Anderson's framing of his topic is very similar to the perspective argued above about situated knowledge. Here Anderson highlights the links that exist between social cognition, conceptual frames, and behavior:
How do the people of the setting perceive their situation? What assumptions do they bring to their decision making? What behavioral patterns result from these actions? What are the social implications and consequences of these behaviors? (kl 106)
A particularly powerful part of the book is Anderson's extensive use of individual stories -- decent people, crack addicts, young mothers, working poor, and others. The long story of John Turner, the final chapter in the book, is particularly powerful. These stories serve to document Anderson's key lines of interpretation -- the meaning of the street code, the way the violence of the street is experienced and accommodated, the ways that these men and women think about the world they inhabit. This use of detailed personal stories from field notes means that the reader has at least a degree of independence from Anderson's narrative, since there is always the possibility of interpreting these vignettes differently from Anderson.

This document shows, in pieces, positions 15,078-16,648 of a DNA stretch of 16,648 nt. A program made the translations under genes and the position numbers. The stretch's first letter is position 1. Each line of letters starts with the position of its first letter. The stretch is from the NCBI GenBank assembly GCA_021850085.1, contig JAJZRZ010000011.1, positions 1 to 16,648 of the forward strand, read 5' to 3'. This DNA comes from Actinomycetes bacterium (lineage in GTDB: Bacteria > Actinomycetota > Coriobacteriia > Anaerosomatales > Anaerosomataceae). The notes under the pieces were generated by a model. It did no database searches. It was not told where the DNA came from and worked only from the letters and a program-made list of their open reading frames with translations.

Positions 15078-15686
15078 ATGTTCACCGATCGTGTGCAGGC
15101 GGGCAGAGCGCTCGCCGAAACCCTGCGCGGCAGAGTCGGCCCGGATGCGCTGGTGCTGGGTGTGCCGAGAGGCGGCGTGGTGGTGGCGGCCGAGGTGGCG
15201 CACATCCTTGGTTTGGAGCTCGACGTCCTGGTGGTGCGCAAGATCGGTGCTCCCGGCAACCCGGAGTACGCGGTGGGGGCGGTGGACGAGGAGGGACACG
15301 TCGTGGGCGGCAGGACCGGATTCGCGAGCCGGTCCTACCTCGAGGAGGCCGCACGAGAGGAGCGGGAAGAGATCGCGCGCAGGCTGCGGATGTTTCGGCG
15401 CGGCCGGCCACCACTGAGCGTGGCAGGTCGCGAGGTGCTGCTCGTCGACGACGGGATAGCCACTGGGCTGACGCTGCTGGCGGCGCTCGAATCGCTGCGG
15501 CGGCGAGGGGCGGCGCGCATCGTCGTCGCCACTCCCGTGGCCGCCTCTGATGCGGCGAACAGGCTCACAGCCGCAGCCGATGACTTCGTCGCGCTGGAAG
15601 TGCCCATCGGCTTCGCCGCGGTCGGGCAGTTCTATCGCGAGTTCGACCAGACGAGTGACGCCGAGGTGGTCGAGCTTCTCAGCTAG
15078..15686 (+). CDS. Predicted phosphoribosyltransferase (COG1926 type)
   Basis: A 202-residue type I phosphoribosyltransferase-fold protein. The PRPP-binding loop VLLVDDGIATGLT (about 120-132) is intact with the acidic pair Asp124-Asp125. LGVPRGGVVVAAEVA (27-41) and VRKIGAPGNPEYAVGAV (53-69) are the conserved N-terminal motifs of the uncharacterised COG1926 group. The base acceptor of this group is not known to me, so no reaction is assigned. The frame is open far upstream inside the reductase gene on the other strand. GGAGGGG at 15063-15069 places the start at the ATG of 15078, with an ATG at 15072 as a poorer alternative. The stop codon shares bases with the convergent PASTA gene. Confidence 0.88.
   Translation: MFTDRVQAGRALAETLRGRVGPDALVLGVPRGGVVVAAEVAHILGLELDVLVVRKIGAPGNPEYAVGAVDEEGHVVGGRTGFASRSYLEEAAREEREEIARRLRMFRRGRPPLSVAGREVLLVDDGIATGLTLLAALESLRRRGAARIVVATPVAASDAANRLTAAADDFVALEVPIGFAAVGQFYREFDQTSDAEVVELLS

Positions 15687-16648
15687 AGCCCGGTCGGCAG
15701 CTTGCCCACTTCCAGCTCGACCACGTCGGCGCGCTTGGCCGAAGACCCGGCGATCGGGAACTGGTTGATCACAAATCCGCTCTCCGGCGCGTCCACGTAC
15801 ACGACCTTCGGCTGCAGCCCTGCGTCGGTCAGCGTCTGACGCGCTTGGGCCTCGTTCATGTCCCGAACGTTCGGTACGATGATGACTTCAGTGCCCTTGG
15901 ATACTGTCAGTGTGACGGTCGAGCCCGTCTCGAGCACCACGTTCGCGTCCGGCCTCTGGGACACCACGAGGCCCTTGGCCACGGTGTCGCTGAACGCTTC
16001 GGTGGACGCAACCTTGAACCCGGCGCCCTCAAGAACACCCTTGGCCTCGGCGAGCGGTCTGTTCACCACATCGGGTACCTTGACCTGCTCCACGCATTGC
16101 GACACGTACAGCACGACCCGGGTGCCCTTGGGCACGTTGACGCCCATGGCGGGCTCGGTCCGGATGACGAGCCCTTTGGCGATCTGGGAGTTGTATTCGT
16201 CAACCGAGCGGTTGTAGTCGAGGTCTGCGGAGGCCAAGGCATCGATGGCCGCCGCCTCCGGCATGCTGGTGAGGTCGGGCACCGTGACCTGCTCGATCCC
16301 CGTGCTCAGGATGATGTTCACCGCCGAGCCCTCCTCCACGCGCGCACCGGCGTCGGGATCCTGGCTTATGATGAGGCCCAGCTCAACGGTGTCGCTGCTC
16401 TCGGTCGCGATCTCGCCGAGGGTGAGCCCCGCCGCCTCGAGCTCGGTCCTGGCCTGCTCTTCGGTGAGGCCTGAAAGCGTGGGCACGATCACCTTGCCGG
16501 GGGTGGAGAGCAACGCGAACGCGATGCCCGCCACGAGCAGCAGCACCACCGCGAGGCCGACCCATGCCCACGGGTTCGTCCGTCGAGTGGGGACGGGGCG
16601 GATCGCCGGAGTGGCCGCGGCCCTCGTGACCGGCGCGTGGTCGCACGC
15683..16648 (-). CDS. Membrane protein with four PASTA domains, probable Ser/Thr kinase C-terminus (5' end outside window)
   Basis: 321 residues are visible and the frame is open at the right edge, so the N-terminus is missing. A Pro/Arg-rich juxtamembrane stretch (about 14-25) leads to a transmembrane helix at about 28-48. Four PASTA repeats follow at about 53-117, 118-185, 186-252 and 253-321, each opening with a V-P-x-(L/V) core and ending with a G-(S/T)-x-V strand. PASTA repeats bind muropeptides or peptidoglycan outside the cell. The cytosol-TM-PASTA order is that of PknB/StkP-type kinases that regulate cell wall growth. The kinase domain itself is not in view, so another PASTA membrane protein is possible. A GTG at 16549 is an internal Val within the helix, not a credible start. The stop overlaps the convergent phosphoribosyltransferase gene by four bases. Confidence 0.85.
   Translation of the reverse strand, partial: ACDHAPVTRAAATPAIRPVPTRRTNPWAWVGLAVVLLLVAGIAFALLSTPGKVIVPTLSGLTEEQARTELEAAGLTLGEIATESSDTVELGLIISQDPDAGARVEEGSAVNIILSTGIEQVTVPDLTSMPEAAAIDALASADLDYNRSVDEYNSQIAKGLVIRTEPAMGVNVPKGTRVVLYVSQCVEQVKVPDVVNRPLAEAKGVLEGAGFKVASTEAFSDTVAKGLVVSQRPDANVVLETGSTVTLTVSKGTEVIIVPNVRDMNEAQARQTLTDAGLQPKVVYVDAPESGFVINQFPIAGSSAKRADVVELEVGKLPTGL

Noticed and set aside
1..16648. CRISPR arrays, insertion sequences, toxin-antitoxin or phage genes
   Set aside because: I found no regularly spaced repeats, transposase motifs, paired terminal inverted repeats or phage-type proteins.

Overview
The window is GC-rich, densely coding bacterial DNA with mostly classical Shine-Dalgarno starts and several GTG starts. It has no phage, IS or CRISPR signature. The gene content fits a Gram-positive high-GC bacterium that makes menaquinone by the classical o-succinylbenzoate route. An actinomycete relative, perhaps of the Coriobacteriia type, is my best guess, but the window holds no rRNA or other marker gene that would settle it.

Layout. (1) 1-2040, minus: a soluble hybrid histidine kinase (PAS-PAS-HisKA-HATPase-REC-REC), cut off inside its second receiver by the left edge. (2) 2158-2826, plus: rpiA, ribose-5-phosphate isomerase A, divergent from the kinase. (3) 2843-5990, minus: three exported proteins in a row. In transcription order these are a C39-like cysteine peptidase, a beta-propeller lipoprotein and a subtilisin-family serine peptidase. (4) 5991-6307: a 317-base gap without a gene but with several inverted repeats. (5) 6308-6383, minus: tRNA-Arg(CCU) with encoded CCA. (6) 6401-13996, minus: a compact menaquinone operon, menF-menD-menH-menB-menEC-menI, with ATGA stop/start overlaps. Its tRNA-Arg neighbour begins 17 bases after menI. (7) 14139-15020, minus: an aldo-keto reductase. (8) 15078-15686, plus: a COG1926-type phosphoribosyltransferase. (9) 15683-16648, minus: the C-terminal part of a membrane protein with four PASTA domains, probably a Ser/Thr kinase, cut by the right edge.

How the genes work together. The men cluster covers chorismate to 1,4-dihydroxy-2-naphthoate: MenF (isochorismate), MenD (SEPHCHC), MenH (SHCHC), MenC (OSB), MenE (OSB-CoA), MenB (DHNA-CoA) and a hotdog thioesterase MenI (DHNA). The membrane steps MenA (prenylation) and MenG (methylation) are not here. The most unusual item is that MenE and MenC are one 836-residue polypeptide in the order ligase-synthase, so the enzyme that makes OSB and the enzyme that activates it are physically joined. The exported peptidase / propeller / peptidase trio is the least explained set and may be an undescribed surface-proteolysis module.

Here Anderson quotes an older man at the funeral of a young man from the neighborhood:
I knew the boy well. I always warned him about these drugs, but he couldn’t resist. He knew. I told him I’d come to his funeral. And this is what I’m doing. It is a shame. But you know, it is the system. It is the system. No jobs. No education. And the drugs are all about. You realize what amount of drugs come in here [the neighborhood]. That’s not us. It is them. The white people. They bring the drugs in here. They don’t want us to have nothing. But this is what they give us. All this death and destruction. I know a boy did shoot him, but it was really the system. The system. (kl 2276)
It is striking to compare the ethnography that Anderson constructs with that presented by Al Young in The Minds of Marginalized Black Men: Making Sense of Mobility, Opportunity, and Future Life Chances. The topics of violence, the drug trade, and a culture of fundamental disaffection are distinctly not the focus of Young's research or his central findings. In conversation Young takes the view that these themes are over-emphasized in media presentations of urban problems, and often sensationalized. Instead, Young seeks to uncover the thought processes through which the young men he studies think about work and life aspiration. And yet the housing projects of Chicago are not very different from the lower reaches of Germantown Avenue. Are these ethnographers contradictory, or are they simply separate threads in the complex social and personal realities of inner-city American cities?

(Readers will note that there are many points of convergence between Anderson's cultural sociology in this book and the intricate drama of the streets expressed in The Wire. Here is a nice piece by John Skrentny on culture and race that address some of the same issues; link.)